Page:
Britons warned as Man O’War jellyfish invade Spanish beaches causing hugely painful injury

Spain is battling a jellyfish invasion as the sea-creatures hit the country’s beaches, posing a threat to UK holidaymakers. This month, reported how the Mediterranean country remains the most popular for Britons craving a sun-soaked, short-haul break. Yet images showing the impact caused by the Portuguese man o’ war, a creature found in the warm seas, might cause some concern. Despite their name, the creatures are not actually jellyfish – they are instead classed as marine hydrozoan.

When floating, they are 12 inches long, five inches wide and have imposing tentacles measuring up to 165 feet long.

They are often found in groups of 1,000 or more, proving pretty imposing for those taking a paddle or wading out for a swim in deeper waters.

One particular incident saw a woman treated for stings on her arms and face in Alicante.

According to the Sun, she suffered a swollen face and arm after coming into contact with a Man O’War while in the sea 200m from the shore of Cala Cantalar.

Images today show a female with red, painful-looking marks spanning her shoulders and back after coming into contact with the creature.

The reddish marks, which look like strands of burns, also affected her arm, which was plastered up.

The victim was also on a drip while sitting in her hospital bed.

Some people find themselves allergic to the stings after being targeted, which could drastically worsen the situation and prove potentially fatal.

Spanish news site Information said beaches in Spain were being patrolled every day to clear the Man O War.

They are believed to be moving from their usual breeding grounds to tourist hotspots including Alicante and Benidorm.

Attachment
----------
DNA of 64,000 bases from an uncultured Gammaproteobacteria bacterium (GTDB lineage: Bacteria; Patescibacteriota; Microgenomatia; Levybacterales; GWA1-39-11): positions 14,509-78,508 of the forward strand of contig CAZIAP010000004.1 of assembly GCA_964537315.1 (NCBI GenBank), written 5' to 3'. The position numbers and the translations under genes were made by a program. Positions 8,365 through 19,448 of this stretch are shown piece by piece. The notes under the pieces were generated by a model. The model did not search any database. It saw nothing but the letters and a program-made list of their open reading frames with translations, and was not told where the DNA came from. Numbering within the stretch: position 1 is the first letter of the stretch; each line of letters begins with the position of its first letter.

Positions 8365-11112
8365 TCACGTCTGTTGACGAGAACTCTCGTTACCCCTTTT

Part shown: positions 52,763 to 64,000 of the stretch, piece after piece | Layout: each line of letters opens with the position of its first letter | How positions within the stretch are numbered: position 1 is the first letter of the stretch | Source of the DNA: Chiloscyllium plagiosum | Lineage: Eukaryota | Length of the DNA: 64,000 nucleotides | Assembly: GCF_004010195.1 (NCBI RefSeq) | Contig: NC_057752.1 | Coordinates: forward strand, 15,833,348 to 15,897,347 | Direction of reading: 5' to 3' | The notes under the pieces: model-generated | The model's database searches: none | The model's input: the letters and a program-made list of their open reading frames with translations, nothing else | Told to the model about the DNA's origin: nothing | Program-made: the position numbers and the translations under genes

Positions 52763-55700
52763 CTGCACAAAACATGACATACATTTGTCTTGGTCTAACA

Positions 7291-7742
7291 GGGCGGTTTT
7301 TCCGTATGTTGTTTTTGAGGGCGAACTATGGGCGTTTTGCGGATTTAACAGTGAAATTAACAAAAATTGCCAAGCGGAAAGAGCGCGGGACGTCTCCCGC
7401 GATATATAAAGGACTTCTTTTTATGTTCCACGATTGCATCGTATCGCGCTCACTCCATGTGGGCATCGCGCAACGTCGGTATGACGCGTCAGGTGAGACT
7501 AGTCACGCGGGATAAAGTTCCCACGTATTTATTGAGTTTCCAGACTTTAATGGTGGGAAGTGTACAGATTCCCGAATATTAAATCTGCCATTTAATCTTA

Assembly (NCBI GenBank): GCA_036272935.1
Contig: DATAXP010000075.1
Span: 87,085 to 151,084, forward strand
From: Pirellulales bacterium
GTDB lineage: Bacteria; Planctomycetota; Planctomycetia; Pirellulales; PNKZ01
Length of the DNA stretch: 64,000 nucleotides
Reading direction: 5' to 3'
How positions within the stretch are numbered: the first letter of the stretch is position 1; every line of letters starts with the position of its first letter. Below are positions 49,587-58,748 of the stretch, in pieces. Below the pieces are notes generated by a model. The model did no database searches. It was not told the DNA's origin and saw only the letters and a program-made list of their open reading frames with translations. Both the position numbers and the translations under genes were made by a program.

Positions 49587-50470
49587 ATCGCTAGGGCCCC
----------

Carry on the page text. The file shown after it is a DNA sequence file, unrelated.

Last year, beaches at Benidorm and Alicante were closed with red flags raised after unwanted jellyfish made their presence known.

A statement released by Altea Town Hall at the time, said: “The presence of dangerous jellyfish has been detected on beaches throughout the municipality.

“That’s why from April 24 and until further notice, we have decided to ban people from going in the sea as a precaution.

“The red flag will be up for public safety.”

A spokesperson for the Aula del Mar marine museum in Malaga said even when dead, the sea creatures were a risk.

He said: “We urge people not to touch the animals as they can still sting when stranded or dead, and the stings can be extremely severe.

“The tentacles can become detached and these are also still capable of stinging.

“Animals and children are particularly at risk.”

The NHS has offered advice to Britons who believe they have been stung by a jellyfish.

It states: “Get help if possible. Ask a lifeguard or someone with first aid training for help.

“Rinse the affected area with seawater (not fresh water) and remove any spines from the skin using tweezers or the edge of a bank card.

“Soak the area in very warm water (as hot as can be tolerated) for at least 30 minutes – use hot flannels or towels if you cannot soak it.

“Take painkillers like paracetamol or ibuprofen.”

Meanwhile, contrary to popular belief, it insists sufferers should not urinate on the sting.

Source: Read Full Article